Security Professionals Admit to Paying Ransom and Hiding Breaches (Infographic)

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Ransom infographic.
  • We did a survey at RSAC in February that kind of blew our minds; so much so we surveyed more people to check our work!
  • Security professionals admit to paying ransom (from ransomware) and not telling anyone what they’d done.
  • When we went more broadly – U.S. and U.K. security pros – the numbers didn’t get better (they got worse).

Have you ever paid a ransom and not told anyone? Turns out many people have and we suspect that’s because it’s kind of embarrassing. You clicked on something you realize you shouldn’t have, the darn ransomware script runs and you realize you just got owned. The ransom isn’t that expensive and if you just pay it, it goes away. Or does it?

Sadly, there’s a good chance you’ve let someone into the network and the next breach won’t be as simple. And by not telling anyone, you’ve left the door open for the bad guys. Generally, we don’t expect you to know this. But we do expect security pros to understand. And that’s why we were so surprised that they admit to doing the exact same thing: paying ransoms and not reporting breaches.

Relying on end users is not the answer.

In addition to ransom and hiding breaches, these same folks admit to going around security to get their jobs done. This is consistent with other studies finding that security can be a problem and slow down worker productivity. The NIST study called it “security fatigue” and found related behaviors that put a company at risk.

“While we expect employees to find workarounds to corporate security. We don’t expect it from the very people overseeing the operation,” said Simon Crosby, co-founder and CTO of Bromium. “Security professionals go to great lengths to protect their companies, but to learn that their decisions don’t protect the business is frankly rather shocking. To find that security pros have actually paid ransoms or hidden breaches speaks to the human-factor in cyber security. It’s one reason we pursued virtualization-based security. It takes the burden off the end-user and ensures IT and security teams protect their business assets and data.”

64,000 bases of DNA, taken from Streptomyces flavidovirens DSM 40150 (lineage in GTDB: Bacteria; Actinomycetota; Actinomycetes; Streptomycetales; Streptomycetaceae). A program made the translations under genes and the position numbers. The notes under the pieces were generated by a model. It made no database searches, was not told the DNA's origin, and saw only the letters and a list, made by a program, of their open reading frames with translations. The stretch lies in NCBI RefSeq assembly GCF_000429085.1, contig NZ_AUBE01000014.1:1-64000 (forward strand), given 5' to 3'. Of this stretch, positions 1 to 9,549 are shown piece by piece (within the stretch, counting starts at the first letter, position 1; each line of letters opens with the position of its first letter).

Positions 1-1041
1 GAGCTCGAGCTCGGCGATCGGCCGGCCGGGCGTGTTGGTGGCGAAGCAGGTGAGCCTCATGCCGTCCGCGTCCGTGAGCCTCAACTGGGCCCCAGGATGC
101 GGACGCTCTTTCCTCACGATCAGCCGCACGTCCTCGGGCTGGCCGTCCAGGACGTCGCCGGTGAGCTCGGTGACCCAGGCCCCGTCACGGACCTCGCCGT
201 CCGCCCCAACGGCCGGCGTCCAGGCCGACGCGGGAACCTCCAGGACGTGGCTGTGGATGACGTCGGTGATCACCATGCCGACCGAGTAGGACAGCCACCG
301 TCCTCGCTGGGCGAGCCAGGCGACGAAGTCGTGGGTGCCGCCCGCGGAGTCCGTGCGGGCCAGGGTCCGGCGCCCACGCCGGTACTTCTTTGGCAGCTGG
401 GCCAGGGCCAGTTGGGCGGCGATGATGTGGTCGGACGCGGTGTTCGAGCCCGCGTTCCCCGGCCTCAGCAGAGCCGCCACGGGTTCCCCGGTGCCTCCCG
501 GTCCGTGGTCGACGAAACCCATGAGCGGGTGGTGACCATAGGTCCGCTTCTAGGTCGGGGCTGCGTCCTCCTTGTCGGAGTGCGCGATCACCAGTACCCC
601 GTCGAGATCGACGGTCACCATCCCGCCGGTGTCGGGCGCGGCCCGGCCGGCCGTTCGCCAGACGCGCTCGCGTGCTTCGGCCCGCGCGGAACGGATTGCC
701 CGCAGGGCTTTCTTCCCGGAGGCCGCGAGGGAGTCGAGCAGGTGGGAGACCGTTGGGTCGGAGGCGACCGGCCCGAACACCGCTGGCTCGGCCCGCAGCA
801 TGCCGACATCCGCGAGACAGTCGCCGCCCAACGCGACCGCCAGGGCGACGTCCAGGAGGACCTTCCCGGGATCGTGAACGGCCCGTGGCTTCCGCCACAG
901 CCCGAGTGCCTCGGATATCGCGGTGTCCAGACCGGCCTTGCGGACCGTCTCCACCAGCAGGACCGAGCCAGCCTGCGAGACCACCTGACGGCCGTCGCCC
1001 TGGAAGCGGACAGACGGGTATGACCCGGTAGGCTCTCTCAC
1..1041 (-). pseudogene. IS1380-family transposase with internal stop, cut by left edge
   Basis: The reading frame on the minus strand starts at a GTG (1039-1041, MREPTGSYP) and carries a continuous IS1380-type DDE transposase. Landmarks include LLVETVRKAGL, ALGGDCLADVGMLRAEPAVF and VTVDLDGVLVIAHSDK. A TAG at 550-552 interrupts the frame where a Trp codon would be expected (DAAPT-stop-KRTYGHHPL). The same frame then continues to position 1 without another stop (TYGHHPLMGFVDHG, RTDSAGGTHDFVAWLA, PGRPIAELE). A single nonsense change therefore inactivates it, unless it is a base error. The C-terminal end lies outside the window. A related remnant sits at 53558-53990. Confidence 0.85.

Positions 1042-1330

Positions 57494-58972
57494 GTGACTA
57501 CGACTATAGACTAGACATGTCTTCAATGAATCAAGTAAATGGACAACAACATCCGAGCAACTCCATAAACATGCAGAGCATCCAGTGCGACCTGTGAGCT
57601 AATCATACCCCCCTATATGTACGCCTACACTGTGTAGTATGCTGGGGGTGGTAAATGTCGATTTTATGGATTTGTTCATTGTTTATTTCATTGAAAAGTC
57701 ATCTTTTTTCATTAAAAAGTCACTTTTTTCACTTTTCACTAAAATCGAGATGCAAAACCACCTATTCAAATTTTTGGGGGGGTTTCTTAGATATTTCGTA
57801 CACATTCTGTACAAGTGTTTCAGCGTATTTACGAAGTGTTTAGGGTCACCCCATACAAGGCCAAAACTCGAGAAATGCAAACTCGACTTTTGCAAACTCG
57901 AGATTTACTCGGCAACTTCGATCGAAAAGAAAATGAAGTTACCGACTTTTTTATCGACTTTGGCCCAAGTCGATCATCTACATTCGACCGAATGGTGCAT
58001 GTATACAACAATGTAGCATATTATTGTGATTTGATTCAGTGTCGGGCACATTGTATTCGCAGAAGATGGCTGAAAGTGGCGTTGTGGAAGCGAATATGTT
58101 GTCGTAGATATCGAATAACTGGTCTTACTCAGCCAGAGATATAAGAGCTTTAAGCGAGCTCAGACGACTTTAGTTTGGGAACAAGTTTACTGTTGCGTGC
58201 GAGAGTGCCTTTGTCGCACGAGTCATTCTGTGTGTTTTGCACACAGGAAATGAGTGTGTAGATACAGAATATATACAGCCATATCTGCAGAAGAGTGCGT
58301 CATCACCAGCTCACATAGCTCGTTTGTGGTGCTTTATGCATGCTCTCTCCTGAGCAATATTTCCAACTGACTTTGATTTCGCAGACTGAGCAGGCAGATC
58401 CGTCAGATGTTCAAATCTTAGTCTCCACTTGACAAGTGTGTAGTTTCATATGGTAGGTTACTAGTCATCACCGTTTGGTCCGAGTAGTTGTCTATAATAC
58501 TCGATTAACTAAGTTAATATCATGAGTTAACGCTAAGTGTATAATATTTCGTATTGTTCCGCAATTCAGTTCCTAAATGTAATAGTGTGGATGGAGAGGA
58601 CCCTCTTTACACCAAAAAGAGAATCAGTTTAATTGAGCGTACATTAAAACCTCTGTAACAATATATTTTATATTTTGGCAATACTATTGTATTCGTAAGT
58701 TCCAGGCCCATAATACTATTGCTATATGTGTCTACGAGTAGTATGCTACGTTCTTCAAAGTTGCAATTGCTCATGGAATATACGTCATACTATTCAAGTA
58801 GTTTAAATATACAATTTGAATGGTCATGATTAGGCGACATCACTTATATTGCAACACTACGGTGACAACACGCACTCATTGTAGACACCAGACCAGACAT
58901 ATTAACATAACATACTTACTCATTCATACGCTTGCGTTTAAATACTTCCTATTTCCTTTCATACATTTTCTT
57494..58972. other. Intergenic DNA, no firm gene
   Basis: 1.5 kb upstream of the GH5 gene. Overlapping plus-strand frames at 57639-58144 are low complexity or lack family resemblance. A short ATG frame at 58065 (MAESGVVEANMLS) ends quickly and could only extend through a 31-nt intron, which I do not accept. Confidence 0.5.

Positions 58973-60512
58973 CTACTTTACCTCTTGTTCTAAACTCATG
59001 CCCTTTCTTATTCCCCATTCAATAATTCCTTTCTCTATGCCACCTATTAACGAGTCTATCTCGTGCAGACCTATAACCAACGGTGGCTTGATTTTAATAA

Download the podcast: Ian Pratt on How Virtualization Works in Security

When it comes to cyber security, there are really two ways it’s being implemented today: either controls are mandated from the top or locked down so an employee cannot go around the protocol or, there are end-user controls that allow modifications and increased risk. In the first case, employees are limited in what they can do which can hinder business innovation. In the latter case, employees can choose to turn off security and put the business at tremendous risk. Either way, it’s a lose-lose situation when considered through the enterprise security lens.

With Bromium, the end user is relieved of duty. They can click with confidence because everything they do is contained in a micro-VM. This 90 second video shows how quickly we stop ransomware. With just a click, the micro-VM is closed, the session ended and the threat is gone. If you’re ready to stop blaming your end users and see how Bromium can work for you, let us know.

Security pros pay ransom, hide breaches.

 

 

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